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RabbiDanielhJackson - Posts
During the last several weeks, the regular weekly reading of the Torah was accompanied by a series of special readings, starting with Parshat Shekalim that announces the annual obligation to pay the ritual half shekel tax for the maintenance of the Temple. In so doing, these readings proclaim that this year's holy season of Passover has begun.
In practical terms, in every Jewish home, this is the time to clean house. Chametz, or leavening, permitted throughout the year, suddenly becomes a thing of dread-forbidden in any quantity. At an increasing pace, culminating on the night before Passover, Jewish households search out even the smallest speck of Chametz and cast it out. This week, a neighbor removed the seats and mats from his car, practically to the rocker panels, thoroughly cleaning all traces of cookies, chips, and cake left by his children to and from school.
Most of us, however, wait until after Purim. Purim provides an opportunity to get rid of lots of Chametz-cakes, cookies, pasta, cereal, whiskey-anything with a leavening agent has got to go. We even give it away to our neighbors as "gifts of food". This is a perfect time for a celebration because, at least in my house, after Purim it all gets tossed.
The dietary restriction on eating leavened products extends beyond "bread" per se, and attaches to the active ingredient, the leavening agent referred to as Chametz. Often defined as a souring or
Throughout Jewish traditional literature, the relationship between joy and caution remains one of the central themes. In the midst of the joyful, our sages counseled us to remember that "this too shall pass." So, too, we find this theme reflected in our celebration of Hanukkah. While the early historians, such as Josephus, focused on the military campaigns between the Seleucids and the Hashmonians, the Talmud focuses on the laws of placing, lighting, and counting the festive lights. In fact, these histories mention nothing of the miracle cruse of oil, while the Talmud is silent on the military victories and the triumph of Jews over the Greeks.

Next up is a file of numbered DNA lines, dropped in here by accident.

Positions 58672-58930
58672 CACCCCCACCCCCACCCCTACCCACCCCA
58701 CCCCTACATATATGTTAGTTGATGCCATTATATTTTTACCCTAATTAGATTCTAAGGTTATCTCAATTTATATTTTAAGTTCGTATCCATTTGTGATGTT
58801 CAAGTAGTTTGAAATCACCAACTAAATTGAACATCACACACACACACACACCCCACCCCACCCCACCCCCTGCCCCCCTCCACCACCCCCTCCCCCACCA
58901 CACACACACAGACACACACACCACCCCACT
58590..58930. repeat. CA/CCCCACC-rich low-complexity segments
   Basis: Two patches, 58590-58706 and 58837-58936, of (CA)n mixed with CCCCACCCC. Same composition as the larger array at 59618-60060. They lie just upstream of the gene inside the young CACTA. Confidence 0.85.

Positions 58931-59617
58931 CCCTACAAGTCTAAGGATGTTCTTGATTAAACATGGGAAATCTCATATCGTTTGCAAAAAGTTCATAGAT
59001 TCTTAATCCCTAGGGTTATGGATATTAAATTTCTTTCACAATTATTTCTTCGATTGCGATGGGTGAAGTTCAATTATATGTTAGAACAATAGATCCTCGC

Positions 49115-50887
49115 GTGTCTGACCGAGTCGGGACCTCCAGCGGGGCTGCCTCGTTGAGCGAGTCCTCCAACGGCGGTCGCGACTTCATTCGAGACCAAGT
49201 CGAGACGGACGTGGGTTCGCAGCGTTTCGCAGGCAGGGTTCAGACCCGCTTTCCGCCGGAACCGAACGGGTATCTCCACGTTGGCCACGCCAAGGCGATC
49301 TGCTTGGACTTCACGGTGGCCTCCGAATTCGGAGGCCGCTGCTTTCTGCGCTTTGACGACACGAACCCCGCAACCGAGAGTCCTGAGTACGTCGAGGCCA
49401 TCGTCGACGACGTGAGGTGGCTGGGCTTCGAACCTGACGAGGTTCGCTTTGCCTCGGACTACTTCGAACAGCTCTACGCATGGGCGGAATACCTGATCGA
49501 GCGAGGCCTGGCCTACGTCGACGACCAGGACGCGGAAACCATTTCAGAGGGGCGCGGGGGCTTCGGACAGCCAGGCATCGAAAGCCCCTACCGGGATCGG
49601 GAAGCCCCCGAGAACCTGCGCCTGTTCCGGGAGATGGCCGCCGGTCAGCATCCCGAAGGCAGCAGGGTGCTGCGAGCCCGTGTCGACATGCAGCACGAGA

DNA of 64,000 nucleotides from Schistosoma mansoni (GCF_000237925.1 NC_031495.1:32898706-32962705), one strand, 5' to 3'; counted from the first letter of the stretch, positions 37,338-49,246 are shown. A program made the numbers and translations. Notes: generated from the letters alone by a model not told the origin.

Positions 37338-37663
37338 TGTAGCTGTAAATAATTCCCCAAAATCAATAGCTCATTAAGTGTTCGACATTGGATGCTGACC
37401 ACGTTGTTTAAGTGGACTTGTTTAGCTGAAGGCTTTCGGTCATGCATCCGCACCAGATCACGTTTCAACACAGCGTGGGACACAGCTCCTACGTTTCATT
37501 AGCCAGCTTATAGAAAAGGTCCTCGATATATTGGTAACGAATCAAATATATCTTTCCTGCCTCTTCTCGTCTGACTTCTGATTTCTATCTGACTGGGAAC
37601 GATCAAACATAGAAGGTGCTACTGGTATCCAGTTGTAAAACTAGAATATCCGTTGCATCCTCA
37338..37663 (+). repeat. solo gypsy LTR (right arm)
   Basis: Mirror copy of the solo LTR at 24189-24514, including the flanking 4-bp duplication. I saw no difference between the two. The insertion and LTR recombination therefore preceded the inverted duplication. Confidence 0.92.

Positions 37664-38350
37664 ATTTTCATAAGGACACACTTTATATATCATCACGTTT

Speaking generally, the Talmud says that there are three things that are good in moderation but bad in excess: salt, wine, and humility. It goes without saying that fire is clearly a member of that group. As a result, the sages writing about the Festival of Lights would focus on the miracle of Light in both a deep as well as surface sense. The sages specify where and when the candles are to be lit, with the primary intention that they shall be safe. Light in the small is an incredible gift to humanity. It gives warmth and glow to those who use it wisely. It cooks our food, it illuminates our manuscripts, it pushes back darkness in the literal as well as figurative sense. However, like many things in life, it is also taken for granted. Therefore the sages instituted the traditional recitation of the "rules" f
Although in Europe and North America January is associated with winter's extreme cold, here in the Holy Land January marks the beginning of the wet growing season. The colors of The Land are brilliant shades of greens and rich browns, unlike the grays and whites associated with winter. Moreover, from mid January on, the days are getting noticeably longer while sunset gets later. Unlike elsewhere, here in The Land, winter is a time of transition from dark to light, from dormancy to vibrancy.
From a Biblical perspective, the night skies of January are full of concern. In a very short time, relatively speaking, the First of Nissan, and Passover two weeks later, will be upon us. And it is at this time that astronomers in Biblical times would turn their attention to the sky at dawn full of concern. What they were looking for and why they were concerned?